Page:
BWDIK: Anderson, Galarraga, Glew, Halladay, McDonald

Roy Halladay, who will be inducted into the Canadian Baseball Hall of Fame on Saturday with two of his dear friends Issac McFadyen, left, and his younger brother Gabriel before a game at the Rogers Centre in 2008. 

Roy Halladay, who will be inducted into the Canadian Baseball Hall of Fame on Saturday with two of his dear friends Issac McFadyen, left, and his younger brother Gabriel before a game at the Rogers Centre in 2008. 

But What Do I Know? … John McDonald, Trei Cruz, Sparky Anderson, Andres Galarraga
By Kevin Glew
Cooperstowners in Canada

My weekly observations and notes about some Canadian baseball stories:
_ Up until my mid-teens, he channeled his inner Mickey Mantle to hit me countless fly balls down Thames Crescent in Dorchester, Ont. And I chased them pretending to be Jesse Barfield or Dale Murphy. He’s a kind, quiet, patient, gentle and responsible man who has literally given me the shoes off his feet on more than one occasion. He’s my handyman, my accountant, my Toronto Blue Jays co-analyst and most importantly, a tremendously supportive dad. I’m blessed to have Ralph Glew as my father, and after a challenging year health-wise, I’m grateful that I’ll be able to watch the Blue Jays game with him this afternoon.

_ It’s without question the best Father’s Day moment in Blue Jays history. Seven years ago, John McDonald returned to the Blue Jays with a heavy heart five days after delivering the eulogy at his father Jack’s funeral. As one of his final requests, McDonald’s father asked his son to point up to him after he touched home plate following his next home run. The Blue Jays smooth-fielding shortstop, who averaged less than two home runs a season, promised he would, but he cautioned his father that it could take a long time. Magically, in his first bat after his father’s death, McDonald belted a pitch from San Francisco Giants reliever Jeremy Affeldt over the left-field wall at Rogers Centre on Father’s Day. You can listen to McDonald recount the story of the home run here.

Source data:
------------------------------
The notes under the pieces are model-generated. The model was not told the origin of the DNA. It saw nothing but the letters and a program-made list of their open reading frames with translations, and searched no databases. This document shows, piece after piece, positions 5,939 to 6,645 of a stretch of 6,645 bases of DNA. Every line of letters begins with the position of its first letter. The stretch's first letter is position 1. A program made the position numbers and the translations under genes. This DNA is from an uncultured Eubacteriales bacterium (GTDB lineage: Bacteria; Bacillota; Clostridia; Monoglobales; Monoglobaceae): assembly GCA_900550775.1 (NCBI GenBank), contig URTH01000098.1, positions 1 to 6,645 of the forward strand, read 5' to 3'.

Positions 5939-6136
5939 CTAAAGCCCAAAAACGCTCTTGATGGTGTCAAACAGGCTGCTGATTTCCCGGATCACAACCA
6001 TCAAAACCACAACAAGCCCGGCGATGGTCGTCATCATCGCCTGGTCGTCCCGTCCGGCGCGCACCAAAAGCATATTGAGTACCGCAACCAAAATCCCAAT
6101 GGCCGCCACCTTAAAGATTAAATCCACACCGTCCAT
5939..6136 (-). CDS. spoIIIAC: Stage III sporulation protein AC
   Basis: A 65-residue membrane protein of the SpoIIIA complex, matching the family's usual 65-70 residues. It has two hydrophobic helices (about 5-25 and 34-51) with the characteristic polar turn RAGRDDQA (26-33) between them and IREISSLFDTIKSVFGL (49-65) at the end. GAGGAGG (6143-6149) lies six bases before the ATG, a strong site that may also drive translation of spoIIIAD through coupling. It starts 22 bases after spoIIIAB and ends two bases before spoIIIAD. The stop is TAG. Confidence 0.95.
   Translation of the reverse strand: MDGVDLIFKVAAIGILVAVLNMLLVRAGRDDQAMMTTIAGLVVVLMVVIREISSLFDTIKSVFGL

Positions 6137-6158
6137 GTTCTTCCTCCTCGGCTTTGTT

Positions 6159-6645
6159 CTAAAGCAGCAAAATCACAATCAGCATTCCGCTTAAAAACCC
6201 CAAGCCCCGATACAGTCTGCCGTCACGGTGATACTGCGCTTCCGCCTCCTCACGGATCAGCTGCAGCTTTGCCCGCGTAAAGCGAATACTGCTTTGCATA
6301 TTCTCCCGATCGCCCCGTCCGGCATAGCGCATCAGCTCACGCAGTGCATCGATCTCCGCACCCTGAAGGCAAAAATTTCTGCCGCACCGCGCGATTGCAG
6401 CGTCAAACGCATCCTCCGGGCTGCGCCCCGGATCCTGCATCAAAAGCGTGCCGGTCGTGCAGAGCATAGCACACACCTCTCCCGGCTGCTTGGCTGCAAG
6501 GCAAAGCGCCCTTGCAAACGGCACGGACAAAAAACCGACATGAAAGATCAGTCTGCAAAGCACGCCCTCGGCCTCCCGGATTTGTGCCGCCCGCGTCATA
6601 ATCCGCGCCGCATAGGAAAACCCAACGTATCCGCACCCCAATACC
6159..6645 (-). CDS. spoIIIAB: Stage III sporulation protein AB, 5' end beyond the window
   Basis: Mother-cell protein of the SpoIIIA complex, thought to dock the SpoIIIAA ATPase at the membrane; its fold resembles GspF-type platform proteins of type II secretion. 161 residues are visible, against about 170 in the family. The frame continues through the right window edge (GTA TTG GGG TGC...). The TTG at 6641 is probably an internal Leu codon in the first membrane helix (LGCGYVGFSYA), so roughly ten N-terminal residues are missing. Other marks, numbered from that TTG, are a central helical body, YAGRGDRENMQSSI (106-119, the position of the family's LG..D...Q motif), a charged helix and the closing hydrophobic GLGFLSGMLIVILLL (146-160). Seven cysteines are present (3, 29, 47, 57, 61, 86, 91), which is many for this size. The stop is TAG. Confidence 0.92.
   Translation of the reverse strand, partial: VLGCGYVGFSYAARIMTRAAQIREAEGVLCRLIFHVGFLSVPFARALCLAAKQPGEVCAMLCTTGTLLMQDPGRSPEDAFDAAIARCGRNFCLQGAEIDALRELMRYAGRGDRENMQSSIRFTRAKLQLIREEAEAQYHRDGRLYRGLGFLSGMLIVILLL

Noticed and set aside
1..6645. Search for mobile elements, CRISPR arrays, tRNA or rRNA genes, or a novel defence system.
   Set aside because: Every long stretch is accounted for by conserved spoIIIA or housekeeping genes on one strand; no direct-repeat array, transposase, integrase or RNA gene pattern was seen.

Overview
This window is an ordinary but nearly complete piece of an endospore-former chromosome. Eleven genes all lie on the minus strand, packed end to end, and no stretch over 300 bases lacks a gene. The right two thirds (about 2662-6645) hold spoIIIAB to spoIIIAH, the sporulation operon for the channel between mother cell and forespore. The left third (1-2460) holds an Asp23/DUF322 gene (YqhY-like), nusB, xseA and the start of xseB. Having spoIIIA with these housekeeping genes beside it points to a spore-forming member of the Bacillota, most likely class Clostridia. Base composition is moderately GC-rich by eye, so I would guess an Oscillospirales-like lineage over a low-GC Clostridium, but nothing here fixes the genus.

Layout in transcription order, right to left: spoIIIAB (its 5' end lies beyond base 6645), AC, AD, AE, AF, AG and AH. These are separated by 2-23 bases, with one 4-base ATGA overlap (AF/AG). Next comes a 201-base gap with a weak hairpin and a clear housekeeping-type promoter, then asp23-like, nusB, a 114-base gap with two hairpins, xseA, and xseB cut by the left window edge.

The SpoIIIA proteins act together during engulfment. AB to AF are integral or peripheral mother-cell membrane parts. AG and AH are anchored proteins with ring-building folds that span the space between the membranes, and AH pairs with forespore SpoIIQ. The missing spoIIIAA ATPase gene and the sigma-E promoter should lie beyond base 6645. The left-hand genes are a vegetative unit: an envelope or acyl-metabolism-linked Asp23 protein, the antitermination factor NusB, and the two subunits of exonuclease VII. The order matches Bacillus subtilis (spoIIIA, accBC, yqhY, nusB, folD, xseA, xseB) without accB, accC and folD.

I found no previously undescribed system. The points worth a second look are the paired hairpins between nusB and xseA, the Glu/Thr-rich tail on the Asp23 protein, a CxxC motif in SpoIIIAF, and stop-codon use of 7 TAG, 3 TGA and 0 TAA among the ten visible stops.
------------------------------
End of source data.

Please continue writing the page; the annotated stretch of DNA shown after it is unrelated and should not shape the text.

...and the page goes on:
_ Keeping with the fathers and sons theme, Trei Cruz, who was born in Toronto, Ont., and was selected by the Houston Astros in the 35th round of the MLB Draft on Wednesday, is the son of Jose Cruz Jr. And while I’m happy for the younger Cruz, I’m also starting to feel old, because not only do I recall his father as a 30-30 man with the Blue Jays, but I also remember his grandpa, Jose Cruz, playing for the Astros in the ’80s.
_ Bo Bichette, the son of former Colorado Rockies slugger Dante Bichette, is batting an even .400 in 55 games for the Toronto Blue Jays’ low-A Lansing Lugnuts. So far this season, he has accumulated 90 hits, including 28 doubles, three triples and seven home runs. I don’t care what professional level you’re playing at, hitting .400 into the third month of the season is a remarkable accomplishment.
_ The Canadian Baseball Hall of Fame’s induction ceremonies will take place on Saturday in St. Marys, Ont. This year the Hall is set to induct ex-Blue Jays ace Roy Halladay, former Montreal Expos slugger Vladimir Guerrero, longtime Baseball Canada president Ray Carter, late trailblazing umpire Doug Hudlin and the Senior National Team that won gold at the 2015 Pan Am Games. Among the past inductees and former Blue Jays and Expos that are scheduled to appear in St. Marys next weekend are Fergie Jenkins, Tony Fernandez, Pat Hentgen, Ernie Whitt, Duane Ward, Lloyd Moseby, Paul Spoljaric, Paul Quantrill, Jeff Francis, Bill Atkinson and Larry Landreth. Legendary general manager Pat Gillick will also be there.